For the last two days UD has been in Washington DC, at a high-level gathering of federal government, Gates Foundation, and university people, all of whom convened to talk about how to use online technology to improve education for American students, from elementary to graduate school.
The meeting took place in a gorgeous multilevel hotel where grand pianos hovered over shallow pools and jazz with a perk up! beat filled the air.
It was the sort of place that lifts your game. Everyone looked sharp, bright, perked up.
Four other groups met at the same time among the immense soft-lit halls of the lower level. Behind the walls of the halls, immense Ladies' Rooms went on and on in the half-light, their vast handicapped stalls beckoning. Outside the Ladies', buffets appeared everywhere, and these also went on and on, spicing the atmosphere with cinnamon teas.
Here was a world truly blessed, in other words, truly beautiful to the eye (eco-chic design), ear (jazz), and nose (the buffets). Everyone was genial, well-dressed, and rested. The signage was excellent. It was impossible to get lost.
Yet the feel of our particular convocation was unsettled. Our job was to contribute to a report that will be read by the Department of Education, the National Science Foundation, and other agencies as they implement national online ed initiatives. They wanted to know about best practices, the latest research, controversies across the very broad field of knowledge and technology.
Everyone's attracted to the capacity of screen technology to democratize education, to enable any student with internet access to benefit from the same materials more privileged students have enjoyed. And for decades educational theorists and computer scientists have more and more minutely elaborated psychologies of the American student, along with ideas about applications that will attract and hold the intellectual interest of those students. They have begun to talk about "affective computing," in which, for example, you attach sensors to students to see what emotions they're feeling as they move through an online lesson.
It's all extremely "student-centered," as the much-used jargon has it (UD heard this phrase almost as much as she heard the word MOOC at the conference). One of the keynote speakers said American education is boring and ineffective because it doesn't resemble the online games and other screen activities students experience at home. Educational reform thus needs to involve mimicking those conditions at school. You have to meet the students where they are.
On the college level, many people at the conference insisted that (again using the popular jargon) the "sage on the stage" must be replaced by the "guide on the side." The professor as superior in knowledge to the student, lording that knowledge over the student by hogging the limelight, telling the students answers rather than letting them find answers themselves -- all of this is a species of elitism, and screen technology must be used to hasten the obsolescence of this hierarchical model. Above all, the traditional lecture has got to go.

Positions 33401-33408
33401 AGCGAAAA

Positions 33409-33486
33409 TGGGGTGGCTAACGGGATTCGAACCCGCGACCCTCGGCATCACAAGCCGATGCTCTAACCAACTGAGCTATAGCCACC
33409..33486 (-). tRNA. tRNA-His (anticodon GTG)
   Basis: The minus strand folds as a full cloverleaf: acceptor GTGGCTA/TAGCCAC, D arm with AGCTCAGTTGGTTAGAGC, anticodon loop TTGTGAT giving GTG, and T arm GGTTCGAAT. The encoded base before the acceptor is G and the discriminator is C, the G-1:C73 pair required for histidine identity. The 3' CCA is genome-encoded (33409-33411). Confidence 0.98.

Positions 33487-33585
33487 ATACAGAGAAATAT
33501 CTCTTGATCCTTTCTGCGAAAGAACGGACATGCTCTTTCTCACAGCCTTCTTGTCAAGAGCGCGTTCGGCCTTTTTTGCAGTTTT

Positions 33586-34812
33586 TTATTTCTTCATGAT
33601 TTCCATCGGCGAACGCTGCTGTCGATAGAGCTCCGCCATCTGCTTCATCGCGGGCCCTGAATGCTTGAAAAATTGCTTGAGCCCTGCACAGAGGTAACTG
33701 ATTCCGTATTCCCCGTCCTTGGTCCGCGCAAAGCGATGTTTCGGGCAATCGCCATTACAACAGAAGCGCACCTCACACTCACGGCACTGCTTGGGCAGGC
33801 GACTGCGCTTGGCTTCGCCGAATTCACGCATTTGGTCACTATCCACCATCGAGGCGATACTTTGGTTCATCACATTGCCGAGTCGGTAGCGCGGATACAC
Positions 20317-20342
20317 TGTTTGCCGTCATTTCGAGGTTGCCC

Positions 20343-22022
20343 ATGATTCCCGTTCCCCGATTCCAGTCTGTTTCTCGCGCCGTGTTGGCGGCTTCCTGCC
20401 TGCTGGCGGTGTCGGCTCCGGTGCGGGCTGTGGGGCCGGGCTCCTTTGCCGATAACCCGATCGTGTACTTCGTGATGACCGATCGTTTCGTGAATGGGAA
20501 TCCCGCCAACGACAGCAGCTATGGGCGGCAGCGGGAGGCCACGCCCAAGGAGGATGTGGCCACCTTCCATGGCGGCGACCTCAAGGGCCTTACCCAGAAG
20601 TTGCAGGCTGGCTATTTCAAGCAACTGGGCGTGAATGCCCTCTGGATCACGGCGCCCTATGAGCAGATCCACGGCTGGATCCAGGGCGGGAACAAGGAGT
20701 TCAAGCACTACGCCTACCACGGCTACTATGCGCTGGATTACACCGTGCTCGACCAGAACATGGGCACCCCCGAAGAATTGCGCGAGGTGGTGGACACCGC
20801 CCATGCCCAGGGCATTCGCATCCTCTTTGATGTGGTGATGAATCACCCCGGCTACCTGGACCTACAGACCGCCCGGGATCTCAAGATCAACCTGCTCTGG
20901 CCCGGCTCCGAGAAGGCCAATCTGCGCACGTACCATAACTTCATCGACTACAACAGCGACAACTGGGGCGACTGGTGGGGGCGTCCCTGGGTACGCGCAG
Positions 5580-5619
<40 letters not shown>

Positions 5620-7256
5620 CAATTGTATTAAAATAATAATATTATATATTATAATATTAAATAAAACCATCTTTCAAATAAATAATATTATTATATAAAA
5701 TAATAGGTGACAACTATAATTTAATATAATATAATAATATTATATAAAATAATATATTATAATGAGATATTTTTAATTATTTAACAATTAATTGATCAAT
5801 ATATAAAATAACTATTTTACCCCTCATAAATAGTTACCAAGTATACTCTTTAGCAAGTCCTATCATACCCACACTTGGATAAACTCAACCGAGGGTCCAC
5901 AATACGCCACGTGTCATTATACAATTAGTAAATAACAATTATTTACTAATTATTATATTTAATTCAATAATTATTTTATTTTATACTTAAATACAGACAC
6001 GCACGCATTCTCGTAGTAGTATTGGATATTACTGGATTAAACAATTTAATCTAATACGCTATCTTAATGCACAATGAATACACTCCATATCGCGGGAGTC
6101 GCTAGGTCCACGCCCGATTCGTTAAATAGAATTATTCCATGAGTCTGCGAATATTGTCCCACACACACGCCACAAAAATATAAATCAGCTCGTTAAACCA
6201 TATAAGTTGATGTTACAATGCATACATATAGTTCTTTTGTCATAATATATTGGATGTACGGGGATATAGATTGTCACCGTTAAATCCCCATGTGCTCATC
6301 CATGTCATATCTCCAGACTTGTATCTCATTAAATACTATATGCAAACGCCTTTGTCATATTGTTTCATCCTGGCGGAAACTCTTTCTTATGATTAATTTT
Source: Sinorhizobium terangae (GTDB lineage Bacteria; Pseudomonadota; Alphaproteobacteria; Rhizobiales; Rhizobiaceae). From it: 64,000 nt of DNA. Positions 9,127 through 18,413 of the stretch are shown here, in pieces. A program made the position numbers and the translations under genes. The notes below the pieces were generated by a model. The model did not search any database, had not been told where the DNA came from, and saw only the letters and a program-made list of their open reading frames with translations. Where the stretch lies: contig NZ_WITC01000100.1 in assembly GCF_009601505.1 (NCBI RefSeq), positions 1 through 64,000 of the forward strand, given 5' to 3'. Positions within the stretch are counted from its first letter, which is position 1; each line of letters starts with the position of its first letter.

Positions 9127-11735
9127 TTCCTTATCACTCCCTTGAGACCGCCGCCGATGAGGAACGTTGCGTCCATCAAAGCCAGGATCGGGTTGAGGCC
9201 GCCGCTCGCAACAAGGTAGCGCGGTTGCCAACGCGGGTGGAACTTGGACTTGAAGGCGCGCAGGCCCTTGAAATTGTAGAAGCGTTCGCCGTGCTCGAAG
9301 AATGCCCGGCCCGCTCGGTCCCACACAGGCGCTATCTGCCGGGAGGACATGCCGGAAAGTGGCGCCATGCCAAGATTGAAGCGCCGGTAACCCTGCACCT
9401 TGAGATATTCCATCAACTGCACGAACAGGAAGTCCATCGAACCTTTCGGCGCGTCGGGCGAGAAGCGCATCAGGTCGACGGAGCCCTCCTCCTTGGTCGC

The odd thing is that the hugely popular and hugely talked about MOOC phenomenon - a phenomenon that totally dominated discussion at this conference - is the exact opposite of all of this.
MOOCs are filmed lectures, typically given by charismatic professors from our best universities. Rather than the rapid multitasking typical of computer games (a mode of behavior many of the attendees, again, recommend for the classroom and for the at-home student), the MOOC focuses student attention intensely and enduringly on the face and voice of one other human being. The pace is human; it isn't the manic shifting about of Facebooking and gaming. The MOOC may include a discussion thread and tests and so forth; but its main component is one person, one voice, one almost unmoving human image.
So how can it be that MOOCs are so popular, here in America, and, it seems, all over the world? Aren't they just bringing back the sage on the stage, the deadly lecture? Why would people want this? It's positively old-fashioned.
Two of the most high-profile participants at the conference expressed open hostility against MOOCs. One scoffed that MOOCs had no research behind them. He seemed offended that any phenomenon would assume cultural importance without the backing of lots of research -- his sort of research in particular. The other suddenly broke into the civility of one of the breakout sessions with anger. "Why do we keep talking about MOOCs? If I hear that word one more time..." Nothing in her decades of research made room for the possibility that the sage on the stage would come riding back into town on a Coursera pony.
People are curious about other people; they like other people. They're not really designed to spend their high school and college years alone in their bedrooms; they're supposed to be at a school, among other people. When you compound their isolation by offering fast-moving words and images and brief filmed snippets with people in them, you don't create at all ideal conditions for understanding aspects of the world. On the other hand, when you display for them a human being they respect and find compelling, a human being they might want to be like, or might want to impress, they connect with that person, emotionally as well intellectually, and they are happy to settle in for many lectures with her as she gradually reveals both a field of knowledge and an attitude toward the reflective life.
As techies hop about with cameras and sensors, making the student more and more self-conscious, the sage on the MOOC stage makes the student forget herself and enter into a new and exciting world of thought.